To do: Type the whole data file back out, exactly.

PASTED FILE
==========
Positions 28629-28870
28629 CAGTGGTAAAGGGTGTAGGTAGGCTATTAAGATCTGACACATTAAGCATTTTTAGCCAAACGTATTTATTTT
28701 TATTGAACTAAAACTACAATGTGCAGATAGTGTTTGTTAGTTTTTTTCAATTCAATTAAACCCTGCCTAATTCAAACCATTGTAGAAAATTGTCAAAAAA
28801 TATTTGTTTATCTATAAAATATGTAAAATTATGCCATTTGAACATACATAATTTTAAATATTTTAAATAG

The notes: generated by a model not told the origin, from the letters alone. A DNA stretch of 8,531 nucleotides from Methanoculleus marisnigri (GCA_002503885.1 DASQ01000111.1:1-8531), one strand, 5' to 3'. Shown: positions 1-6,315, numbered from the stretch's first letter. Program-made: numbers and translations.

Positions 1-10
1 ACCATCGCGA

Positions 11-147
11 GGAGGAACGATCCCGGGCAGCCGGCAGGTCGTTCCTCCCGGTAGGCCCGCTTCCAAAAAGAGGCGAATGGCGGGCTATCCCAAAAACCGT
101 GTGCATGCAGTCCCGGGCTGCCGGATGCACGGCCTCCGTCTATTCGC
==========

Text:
Positions 28629-28870
28629 CAGTGGTAAAGGGTGTAGGTAGGCTATTAAGATCTGACACATTAAGCATTTTTAGCCAAACGTATTTATTTT
28701 TATTGAACTAAAACTACAATGTGCAGATAGTGTTTGTTAGTTTTTTTCAATTCAATTAAACCCTGCCTAATTCAAACCATTGTAGAAAATTGTCAAAAAA
28801 TATTTGTTTATCTATAAAATATGTAAAATTATGCCATTTGAACATACATAATTTTAAATATTTTAAATAG

The notes: generated by a model not told the origin, from the letters alone. A DNA stretch of 8,531 nucleotides from Methanoculleus marisnigri (GCA_002503885.1 DASQ01000111.1:1-8531), one strand, 5' to 3'. Shown: positions 1-6,315, numbered from the stretch's first letter. Program-made: numbers and translations.

Positions 1-10
1 ACCATCGCGA

Positions 11-147
11 GGAGGAACGATCCCGGGCAGCCGGCAGGTCGTTCCTCCCGGTAGGCCCGCTTCCAAAAAGAGGCGAATGGCGGGCTATCCCAAAAACCGT
101 GTGCATGCAGTCCCGGGCTGCCGGATGCACGGCCTCCGTCTATTCGC